mainedating powered by vbulletin - Dating a welshman
For centuries Wistman’s Wood has been the inspiration for numerous artists and poets and a whole plethora of paintings, etchings and poems have been produced.The noted poet Carrington went into full flow when he penned the following drear lines: It is interesting to see what the early topographical writers had to say about Wistman’s Wood, one of the earlier descriptions comes from the Reverend J. It appears that he was not too impressed with the place:“It is hardly possible to conceive any thing of the sort so grotesque as this Wood appears, with their branches just spreading themselves over the enormous blocks of granite among which they are intermingled; and their upper lateral roots twisted around their bases, and in the most fantastic wreathings insinuated, whereon a recess, or interstice offered themselves – from the visible decay of their branches, their having long ceased to produce acorns, and the encroachments of the Moss, their destiny seems to be near, and in the 4th part of a Century, they may be conceived to say “Actum est Nobis” – indeed this Moss, (in the common way so injurious to trees) must in the voluminous mass in which it is here found, have hastened on the ruin of the trees…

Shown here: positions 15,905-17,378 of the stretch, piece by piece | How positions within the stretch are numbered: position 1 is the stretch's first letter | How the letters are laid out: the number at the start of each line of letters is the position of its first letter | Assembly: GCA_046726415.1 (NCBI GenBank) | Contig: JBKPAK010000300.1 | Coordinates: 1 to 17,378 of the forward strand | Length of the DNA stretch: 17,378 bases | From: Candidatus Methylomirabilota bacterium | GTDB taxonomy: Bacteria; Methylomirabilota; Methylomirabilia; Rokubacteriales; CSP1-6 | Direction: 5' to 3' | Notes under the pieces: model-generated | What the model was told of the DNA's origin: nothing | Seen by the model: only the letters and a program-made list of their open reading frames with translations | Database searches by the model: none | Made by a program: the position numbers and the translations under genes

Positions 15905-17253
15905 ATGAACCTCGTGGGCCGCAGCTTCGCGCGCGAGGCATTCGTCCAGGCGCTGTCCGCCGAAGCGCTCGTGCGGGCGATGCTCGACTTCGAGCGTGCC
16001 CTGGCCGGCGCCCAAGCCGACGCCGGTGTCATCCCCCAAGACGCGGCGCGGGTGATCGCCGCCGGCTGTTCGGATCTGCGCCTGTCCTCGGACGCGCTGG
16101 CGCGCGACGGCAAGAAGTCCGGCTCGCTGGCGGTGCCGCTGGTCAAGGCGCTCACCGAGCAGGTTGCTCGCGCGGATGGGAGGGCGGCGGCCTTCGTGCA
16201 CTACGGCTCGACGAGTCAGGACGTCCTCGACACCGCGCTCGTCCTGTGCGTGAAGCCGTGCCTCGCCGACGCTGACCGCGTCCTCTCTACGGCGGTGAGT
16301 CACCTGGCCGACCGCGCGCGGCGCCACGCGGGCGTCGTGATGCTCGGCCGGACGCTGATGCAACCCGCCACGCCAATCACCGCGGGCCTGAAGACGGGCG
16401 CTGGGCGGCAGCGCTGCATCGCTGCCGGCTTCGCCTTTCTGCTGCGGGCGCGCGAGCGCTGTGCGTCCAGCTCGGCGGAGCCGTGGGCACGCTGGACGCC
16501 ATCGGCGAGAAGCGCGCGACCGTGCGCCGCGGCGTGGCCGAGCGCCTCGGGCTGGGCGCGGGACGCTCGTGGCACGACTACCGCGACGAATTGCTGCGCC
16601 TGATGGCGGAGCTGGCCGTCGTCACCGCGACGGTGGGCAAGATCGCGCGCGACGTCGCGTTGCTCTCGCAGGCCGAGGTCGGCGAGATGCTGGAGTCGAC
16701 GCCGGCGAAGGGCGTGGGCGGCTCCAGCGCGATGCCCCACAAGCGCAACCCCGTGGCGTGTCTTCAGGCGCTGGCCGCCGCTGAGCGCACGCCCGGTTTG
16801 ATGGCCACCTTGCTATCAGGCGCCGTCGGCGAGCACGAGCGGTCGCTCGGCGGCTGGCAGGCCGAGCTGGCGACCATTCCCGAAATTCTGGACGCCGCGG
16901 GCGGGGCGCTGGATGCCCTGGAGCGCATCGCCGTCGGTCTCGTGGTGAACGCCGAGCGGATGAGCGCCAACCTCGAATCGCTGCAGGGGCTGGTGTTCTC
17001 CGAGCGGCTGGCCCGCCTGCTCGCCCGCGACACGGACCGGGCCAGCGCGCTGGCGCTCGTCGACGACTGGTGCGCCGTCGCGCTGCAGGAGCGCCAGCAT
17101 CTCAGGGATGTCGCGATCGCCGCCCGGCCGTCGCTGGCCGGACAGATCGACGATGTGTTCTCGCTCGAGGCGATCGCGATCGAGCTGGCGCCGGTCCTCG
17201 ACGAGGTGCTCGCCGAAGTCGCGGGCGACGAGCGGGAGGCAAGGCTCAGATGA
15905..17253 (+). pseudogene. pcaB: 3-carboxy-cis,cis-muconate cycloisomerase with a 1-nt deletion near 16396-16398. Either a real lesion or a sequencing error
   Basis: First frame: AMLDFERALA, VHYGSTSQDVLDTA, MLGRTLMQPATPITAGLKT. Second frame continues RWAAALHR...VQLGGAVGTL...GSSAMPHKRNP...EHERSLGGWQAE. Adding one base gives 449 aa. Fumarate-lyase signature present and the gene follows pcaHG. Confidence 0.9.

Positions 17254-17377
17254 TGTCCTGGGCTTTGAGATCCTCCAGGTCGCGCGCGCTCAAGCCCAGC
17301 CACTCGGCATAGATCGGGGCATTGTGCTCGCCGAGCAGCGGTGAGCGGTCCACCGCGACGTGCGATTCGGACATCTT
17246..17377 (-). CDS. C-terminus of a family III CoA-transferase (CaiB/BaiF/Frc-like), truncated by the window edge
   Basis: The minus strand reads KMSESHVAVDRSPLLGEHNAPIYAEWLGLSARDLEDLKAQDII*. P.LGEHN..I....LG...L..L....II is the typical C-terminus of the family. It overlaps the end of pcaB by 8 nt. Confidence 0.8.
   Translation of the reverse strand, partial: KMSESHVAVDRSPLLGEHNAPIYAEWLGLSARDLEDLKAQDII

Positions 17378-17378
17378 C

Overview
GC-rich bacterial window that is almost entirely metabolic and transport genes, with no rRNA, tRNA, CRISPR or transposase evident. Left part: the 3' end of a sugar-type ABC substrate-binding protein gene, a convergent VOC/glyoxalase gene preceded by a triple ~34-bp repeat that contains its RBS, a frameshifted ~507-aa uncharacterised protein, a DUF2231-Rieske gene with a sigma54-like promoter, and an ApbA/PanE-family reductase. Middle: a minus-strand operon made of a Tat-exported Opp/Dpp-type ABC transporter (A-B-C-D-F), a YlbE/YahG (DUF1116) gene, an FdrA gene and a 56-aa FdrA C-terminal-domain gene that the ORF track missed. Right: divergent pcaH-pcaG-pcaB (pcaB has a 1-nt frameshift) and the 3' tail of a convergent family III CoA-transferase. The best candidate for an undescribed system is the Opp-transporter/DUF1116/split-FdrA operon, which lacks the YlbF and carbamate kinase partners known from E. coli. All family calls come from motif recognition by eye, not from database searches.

The wood is also said to be home to ‘hosts’ of adders who writhe and slither amongst the velvet moss covered boulders, their bites are apparently more venomous that any other adder on Dartmoor.
Sometimes the small ghost of a dog called ‘Jumbo’ can be seen scurrying around the rocks and boulders in search of rabbits.
So be afraid, very afraid, as the wagging finger of fate warns you to stay clear and risk not your mortal soul in the ‘Wood of the Wisemen’.
Legend has it that Wistman’s Wood was a sacred grove of the Druid’s and it was here that they held there pagan rituals.
It depends on what part of the moor you meet them but they are either led by the Devil or occasionally by the ancient spirit of Dartmoor known as ‘Old Crockern‘ who lives nearby on Crockern tor.
There have been reports from travellers that on dark, misty nights the hounds can be heard howling and baying for blood.
Some people say that the small oak trees never produce acorns but on the other hand people also say that if you carry an acorn from the Druid’s Grove it will protect from rheumatism.
Near to the northern edge of the wood is the ancient Lych Way or ‘Way of the Dead’.
Their whole appearance conveys to you the idea of hoary age in the vegetable world; and on visiting Wistman’s Wood it is impossible to do other than think of those ‘groves in stony places,’ so often mentioned in Scripture as being dedicated to Baa I and Ashtaroth…